Monday, April 4, 2011

Only in Moldova...

Okay, maybe it’s not only in Moldova… I actually have no idea how common it is worldwide for pharmacies to not require prescriptions for drugs, but to Americans, it’s pretty strange. We haven’t really needed much from the pharmacy here besides some children’s ibuprofen for Jude’s teething pain, and that’s an over-the-counter drug even in America, so it wasn’t a big deal to us.

But Josh recently got a sore on the inside of his mouth and wanted me to stop and get him some Orajel or something like it. So I went in and explained, as best as I could in my limited Romanian, that my husband had a pain inside his mouth, and pointed in my own mouth to show the lady that it was specifically on the inside of his bottom lip. She brought me two small glass vials full of a clear liquid and told me to have him put a little of it on his finger and then onto his sore. I looked at the vials and saw, written in Russian, новокаин.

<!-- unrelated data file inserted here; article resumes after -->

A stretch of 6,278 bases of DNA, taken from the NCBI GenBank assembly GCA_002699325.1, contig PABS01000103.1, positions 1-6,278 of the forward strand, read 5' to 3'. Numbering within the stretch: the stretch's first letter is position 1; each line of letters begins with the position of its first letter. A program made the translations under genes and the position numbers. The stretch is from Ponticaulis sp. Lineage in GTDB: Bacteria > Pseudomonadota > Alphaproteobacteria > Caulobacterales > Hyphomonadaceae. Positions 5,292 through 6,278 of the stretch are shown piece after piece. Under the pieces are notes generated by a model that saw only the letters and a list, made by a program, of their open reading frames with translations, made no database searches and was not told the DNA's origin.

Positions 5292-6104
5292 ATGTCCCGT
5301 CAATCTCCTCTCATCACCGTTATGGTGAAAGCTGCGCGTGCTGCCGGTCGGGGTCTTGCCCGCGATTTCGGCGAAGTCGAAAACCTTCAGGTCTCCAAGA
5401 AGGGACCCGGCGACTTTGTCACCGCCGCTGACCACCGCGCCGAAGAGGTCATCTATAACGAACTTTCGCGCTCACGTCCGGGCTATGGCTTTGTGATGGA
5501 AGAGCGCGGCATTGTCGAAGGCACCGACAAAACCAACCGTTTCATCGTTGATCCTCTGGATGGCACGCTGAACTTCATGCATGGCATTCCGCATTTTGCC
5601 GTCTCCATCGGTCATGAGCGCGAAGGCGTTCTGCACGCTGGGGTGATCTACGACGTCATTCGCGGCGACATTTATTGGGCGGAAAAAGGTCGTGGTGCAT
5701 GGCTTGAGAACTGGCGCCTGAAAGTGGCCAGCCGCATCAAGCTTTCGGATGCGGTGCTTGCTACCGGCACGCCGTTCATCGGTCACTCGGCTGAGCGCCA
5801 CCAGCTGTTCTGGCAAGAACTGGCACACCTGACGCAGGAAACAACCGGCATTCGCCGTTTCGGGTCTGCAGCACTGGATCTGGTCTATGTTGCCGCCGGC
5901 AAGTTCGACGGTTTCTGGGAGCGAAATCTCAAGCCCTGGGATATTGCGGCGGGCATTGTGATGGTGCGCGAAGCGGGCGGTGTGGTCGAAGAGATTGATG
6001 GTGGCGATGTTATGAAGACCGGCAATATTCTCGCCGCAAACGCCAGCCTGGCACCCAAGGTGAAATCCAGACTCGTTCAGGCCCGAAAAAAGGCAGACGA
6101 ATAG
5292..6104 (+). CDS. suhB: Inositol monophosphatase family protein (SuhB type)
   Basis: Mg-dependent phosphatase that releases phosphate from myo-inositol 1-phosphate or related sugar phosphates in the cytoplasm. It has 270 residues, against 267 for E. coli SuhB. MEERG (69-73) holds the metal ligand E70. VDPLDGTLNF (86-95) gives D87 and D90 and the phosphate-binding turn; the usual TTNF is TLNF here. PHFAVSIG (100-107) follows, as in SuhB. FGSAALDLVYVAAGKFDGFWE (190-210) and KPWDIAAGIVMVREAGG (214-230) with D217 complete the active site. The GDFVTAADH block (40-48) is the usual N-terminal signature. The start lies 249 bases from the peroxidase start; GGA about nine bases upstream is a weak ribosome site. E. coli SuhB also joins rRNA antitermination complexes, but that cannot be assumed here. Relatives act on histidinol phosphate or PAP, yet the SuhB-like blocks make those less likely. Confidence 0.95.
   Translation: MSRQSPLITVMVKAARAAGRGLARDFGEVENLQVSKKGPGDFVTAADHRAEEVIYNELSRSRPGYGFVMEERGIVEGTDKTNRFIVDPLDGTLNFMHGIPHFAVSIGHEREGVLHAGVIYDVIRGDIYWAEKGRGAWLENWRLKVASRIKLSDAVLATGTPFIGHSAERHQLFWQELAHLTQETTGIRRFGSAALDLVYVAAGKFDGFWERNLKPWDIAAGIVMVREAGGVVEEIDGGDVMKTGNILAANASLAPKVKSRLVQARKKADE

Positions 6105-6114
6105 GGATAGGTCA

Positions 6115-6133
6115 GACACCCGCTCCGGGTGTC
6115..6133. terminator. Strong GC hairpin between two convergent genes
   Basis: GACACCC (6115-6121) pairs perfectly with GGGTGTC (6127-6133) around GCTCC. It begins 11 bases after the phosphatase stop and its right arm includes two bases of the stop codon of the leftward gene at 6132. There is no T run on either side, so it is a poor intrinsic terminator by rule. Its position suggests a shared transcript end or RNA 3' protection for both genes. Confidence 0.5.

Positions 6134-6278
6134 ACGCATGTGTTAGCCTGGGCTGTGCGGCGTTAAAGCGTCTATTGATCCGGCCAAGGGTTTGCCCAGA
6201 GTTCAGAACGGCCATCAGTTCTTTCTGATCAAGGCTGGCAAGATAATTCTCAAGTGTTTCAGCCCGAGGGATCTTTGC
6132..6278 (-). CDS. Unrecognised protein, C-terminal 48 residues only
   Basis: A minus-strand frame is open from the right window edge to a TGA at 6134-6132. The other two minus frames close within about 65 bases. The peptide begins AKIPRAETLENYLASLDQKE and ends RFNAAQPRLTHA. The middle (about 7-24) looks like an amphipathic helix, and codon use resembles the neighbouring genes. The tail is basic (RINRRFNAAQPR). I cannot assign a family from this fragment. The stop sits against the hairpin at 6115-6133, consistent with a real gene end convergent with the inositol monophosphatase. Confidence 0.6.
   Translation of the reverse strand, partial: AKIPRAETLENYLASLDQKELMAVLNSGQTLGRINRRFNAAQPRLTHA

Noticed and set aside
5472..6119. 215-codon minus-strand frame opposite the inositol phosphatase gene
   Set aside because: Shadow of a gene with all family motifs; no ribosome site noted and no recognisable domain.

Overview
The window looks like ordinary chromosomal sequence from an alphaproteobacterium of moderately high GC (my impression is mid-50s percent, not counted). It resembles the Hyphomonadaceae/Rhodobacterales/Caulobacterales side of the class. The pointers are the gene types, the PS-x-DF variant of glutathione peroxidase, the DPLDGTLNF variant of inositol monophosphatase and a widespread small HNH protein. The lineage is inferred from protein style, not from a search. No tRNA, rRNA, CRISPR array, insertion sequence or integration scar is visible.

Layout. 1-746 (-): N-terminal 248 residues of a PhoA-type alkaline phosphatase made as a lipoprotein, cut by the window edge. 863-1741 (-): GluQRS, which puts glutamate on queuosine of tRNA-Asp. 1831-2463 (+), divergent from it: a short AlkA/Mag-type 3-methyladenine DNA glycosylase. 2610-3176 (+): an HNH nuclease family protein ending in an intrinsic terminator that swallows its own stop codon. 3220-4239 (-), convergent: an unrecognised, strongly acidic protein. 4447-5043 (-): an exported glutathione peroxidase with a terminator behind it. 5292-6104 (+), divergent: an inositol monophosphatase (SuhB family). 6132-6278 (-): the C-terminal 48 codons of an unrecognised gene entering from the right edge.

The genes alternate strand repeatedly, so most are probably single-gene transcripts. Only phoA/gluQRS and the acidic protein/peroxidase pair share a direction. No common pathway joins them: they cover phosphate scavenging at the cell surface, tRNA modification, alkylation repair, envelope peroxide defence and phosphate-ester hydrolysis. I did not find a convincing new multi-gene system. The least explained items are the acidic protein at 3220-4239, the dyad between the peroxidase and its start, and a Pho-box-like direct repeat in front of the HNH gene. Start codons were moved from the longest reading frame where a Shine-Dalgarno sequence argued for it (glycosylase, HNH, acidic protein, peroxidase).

Now, I don’t know Russian, but I can sound out most of the letters, and this word sounds like Novocain. Yep, this pharmacist had definitely just given me straight Novocain for Josh to put in his mouth! Needless to say, it worked really well, and was an experience we’ll never forget!

5 comments:

  1. Wow! If only it were that easy to get prescription type meds here! I just want to be allowed to buy Sudafed as needed without the silliness of the pharmacy.

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  2. Wow!! To this American mind that is pretty impressive.

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  3. Wow. I know in Mexico it is similar to that, but I would still be surprised. Glad he's feeling better though. :)

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  4. SO funny! Most medicine here in China is over-the-counter like that too, but the local remedy for mouth problems is to just rub spicy pepper on it... numbs it right up!!

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